I don't quite understand all the disdain for the movie trailers. So the teaser for Cowboys and Aliens made it look good but now that a more full trailer is out giving you the overall plot, which is pretty mundane now makes the movie bad? It was bad or good regardless of the trailer so you would rather have a trailer that makes a bad movie look like it will be good by being unlike the actual movie or an accurate trailer of the actual movie? I do agree that many times there are way too many money shots in the trailer but that is usually an indication of a bad movie. There are two extremes for movie types, ones that are great to watch over and over even though you already know everything that is going to happen because the journey is more important than the destination. The other are those that depend on the viewer not knowing what is coming but once the reveal is done, there is no point in watching the movie again. Romantic comedies and action movies tend to be the first type and conspiracy and heist movies tend to be the latter. The latter movies absolutely need to avoid giving away the big reveal as that is the main feature that makes watching it enjoyable but a few are so well crafted that the journey is every bit as enjoyable as the reveal.

#13 of 38 OFFLINE   TheLongshot

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Posted July 19 2011 - 09:14 AM



Originally Posted by Ken Chan 

I had to double-check the date of the first post to make sure this wasn't some zombie thread from 1992. Posted Image You just realized this now? A current example is Cowboys & Aliens. The first teaser was a great teaser, but they've given away what seems to be the entire plot with the most recent trailers.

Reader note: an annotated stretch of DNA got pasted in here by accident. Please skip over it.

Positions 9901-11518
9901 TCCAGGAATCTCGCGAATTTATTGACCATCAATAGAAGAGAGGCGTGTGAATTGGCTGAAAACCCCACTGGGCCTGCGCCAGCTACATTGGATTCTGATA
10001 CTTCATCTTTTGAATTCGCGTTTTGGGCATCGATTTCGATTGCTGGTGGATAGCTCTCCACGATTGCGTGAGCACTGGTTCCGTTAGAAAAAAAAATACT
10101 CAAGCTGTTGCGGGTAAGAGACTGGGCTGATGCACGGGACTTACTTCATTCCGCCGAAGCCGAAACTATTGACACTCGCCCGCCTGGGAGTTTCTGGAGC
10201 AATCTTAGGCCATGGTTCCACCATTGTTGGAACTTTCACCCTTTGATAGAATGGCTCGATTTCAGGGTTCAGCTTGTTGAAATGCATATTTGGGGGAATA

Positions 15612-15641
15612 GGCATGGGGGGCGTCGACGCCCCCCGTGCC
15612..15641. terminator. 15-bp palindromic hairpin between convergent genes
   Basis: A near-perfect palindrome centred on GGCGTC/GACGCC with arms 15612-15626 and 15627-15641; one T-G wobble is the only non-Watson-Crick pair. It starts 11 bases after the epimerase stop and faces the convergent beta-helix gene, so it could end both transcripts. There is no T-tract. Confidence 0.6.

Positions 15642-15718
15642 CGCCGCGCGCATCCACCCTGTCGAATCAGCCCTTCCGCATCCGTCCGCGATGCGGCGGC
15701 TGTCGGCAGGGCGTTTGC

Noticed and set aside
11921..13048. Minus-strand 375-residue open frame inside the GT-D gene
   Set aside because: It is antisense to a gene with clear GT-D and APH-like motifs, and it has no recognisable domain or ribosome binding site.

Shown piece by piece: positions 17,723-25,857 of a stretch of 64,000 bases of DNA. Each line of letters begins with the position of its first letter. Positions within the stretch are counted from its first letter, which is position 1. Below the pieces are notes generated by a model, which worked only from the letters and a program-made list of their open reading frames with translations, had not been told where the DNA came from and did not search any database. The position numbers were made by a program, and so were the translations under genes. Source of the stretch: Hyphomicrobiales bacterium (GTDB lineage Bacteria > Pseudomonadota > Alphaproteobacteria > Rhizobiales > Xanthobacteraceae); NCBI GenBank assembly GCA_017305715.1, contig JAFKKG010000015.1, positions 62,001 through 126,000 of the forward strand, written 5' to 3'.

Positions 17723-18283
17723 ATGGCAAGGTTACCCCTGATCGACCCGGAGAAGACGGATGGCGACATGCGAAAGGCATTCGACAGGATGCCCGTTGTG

Like it was going to be a really complex plot.  What I get from both the teaser and the trailer is basically the same thing: cowboys fighting off an invasion of aliens.  The only real addition of information is about one character who didn't appear much in the teaser who seems to have some knowledge.  In any case, it hasn't ruined much of anything for me.




#14 of 38 OFFLINE   bradleybruns

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Posted July 21 2011 - 03:53 PM

I think that the trailers for Christopher Nolan's recent movies do a nice job of whetting your appetite without giving much away. Rewatch the trailers for Inception and The Dark Knight. Sure, some big action scenes are spoiled. But despite seeing the trailers several times beforehand, I was pleasantly surprised to be... surprised while watching those movies.

#15 of 38 OFFLINE   Brian Dobbs

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Posted August 03 2011 - 05:57 AM